In the first of the four projected volumes in his Treatise on Social Justice, Brian Barry argued that justice expresses an impartial concern for others, unconditional upon dependence on them. Here he elaborates that concern's liberal implications.
Part one restates Barry's opposition to mutual advantage theories of justice and to identifying the requirements of impartiality via veil of ignorance arguments. He argues, invoking Thomas Scanlon's contractualism, they are better established by asking which principles of justice are incapable of "reasonable rejection" as "the basis for informed, unforced general agreement". He defends a modest liberalism, affirming specific liberties, while abandoning other liberal maxims, and conceding justice leaves under-determined many political decisions. These, allegedly, are amenable only to purely procedural solutions, giving priority to majority will, not individual freedom.
Thus, Barry argues that inequalities in religious and sexual freedom, despite majority approval, are unjust. But he rejects arguments from a harm principle, and relies instead on the claim that such inequalities could be rejected. In other important cases - environmental protection, road safety and abortion - he claims no such independent standard commands or condemns legislation. Women, he implies strikingly, cannot reject laws that protect the foetus rather than their reproductive freedom, provided they originate from a fair democratic procedure where individuals are permitted to advance their controversial conceptions of the good.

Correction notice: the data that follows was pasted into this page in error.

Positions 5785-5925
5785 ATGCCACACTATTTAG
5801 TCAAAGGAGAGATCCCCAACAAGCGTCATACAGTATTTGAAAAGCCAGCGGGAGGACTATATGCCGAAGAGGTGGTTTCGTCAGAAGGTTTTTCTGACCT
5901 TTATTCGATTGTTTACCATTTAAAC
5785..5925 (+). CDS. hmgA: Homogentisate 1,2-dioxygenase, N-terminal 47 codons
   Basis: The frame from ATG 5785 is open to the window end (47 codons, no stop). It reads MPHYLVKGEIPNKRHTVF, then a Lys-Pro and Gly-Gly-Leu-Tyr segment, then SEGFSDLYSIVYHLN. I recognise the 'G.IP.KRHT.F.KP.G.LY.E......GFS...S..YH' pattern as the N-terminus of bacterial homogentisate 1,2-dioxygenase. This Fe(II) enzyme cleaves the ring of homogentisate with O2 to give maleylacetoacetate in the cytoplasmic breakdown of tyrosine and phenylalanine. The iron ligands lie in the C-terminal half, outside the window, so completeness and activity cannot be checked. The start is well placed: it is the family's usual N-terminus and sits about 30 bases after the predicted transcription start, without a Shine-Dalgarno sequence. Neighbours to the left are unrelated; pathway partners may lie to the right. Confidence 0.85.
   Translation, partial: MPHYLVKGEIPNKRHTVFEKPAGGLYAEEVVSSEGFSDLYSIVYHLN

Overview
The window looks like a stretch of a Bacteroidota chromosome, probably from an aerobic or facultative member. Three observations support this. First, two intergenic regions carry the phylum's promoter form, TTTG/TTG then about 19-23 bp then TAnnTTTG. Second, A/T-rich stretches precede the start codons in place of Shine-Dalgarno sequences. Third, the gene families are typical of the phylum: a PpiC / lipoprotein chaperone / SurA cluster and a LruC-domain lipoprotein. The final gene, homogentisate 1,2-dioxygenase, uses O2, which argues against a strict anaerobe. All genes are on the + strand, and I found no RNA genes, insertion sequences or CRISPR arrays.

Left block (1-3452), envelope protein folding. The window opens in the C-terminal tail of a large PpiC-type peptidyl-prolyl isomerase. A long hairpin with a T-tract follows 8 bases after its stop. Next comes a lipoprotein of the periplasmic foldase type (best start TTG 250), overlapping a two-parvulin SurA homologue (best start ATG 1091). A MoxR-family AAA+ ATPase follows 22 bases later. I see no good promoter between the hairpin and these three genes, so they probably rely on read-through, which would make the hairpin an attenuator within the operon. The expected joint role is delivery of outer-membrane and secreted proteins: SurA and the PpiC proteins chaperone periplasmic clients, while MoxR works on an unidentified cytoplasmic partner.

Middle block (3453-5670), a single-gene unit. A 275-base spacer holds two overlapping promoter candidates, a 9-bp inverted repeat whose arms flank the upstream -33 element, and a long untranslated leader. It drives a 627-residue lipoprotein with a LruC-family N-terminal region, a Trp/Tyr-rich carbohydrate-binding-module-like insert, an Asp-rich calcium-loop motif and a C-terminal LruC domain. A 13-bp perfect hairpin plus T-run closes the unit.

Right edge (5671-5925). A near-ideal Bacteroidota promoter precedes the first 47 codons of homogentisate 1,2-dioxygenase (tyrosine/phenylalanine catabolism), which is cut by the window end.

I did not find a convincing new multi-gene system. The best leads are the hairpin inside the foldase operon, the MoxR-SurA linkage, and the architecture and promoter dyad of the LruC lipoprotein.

Such conceptions' role within political morality is addressed in part two. Barry defends a restricted form of neutrality, which permits their relevance to voting, while denying their place in constitutional design. Appealing to scepticism, rather than to welfarism or autonomy, he claims that constitutional frameworks which privilege particular accounts of the good can be rejected because those accounts fail the appropriate epistemological threshold.
In part three Barry pre-empts misconceived criticisms of justice impartially. Distinguishing between first-order and second-order impartiality, he argues familiar objections to act utilitarianism cannot be extended to his view. And, while endorsing the importance of recent feminist critiques of familial injustice, he rejects any criticism based on an opposition between the so-called ethics of care and justice.
Justice as Impartiality moves fluently from abstract argument to practical application, and is characteristically clear and occasionally caustic. In reading Barry's constructive suggestions, and his commentary on others' work, both teachers and students of political theory will find much to learn and criticise.
For example, two opposing objections confront the contractualist test. Some claim the test imposes no genuine restrictions on political argument, since principles of justice are capable of reasonable rejection only because they are unjust, rather than unjust because capable of reasonable rejection. It fails to ground our judgements about justice in some more basic moral idea, but merely re-expresses them. Contractualists respond that to reject principles an individual must cite their effects on her interests, rather than their immediate injustice, but in doing so invite the second objection. For others claim the test, construed nonvacuously, could then be satisfied by principles permitting wrongful acts, provided they were not against the interests of specific individuals.
Contractualists must therefore show how their view can escape emptiness without sacrificing plausibility. But his defence of majoritarianism suggests that Barry sometimes risks the first horn of this dilemma. Here he appears to defend such a procedure by claiming that it is "intrinsically fair" rather than by deriving its fairness from its immunity to reasonable rejection. Doubtless, however, more will be said about the problem in the next volume, where Barry promises to discuss the economic implications of impartial justice. Given the latest volume's many merits, waiting should pay dividends.
Andrew Williams is a research fellow in public philosophy, University of Warwick.
Justice as Impartiality: A Treatise on Social Justice, Volume Two
Author - Brian Barry
ISBN - 0 19 8913 2 and 829092 6
Publisher - Clarendon Press, Oxford
Price - £25.00 and £14.99
Pages - 315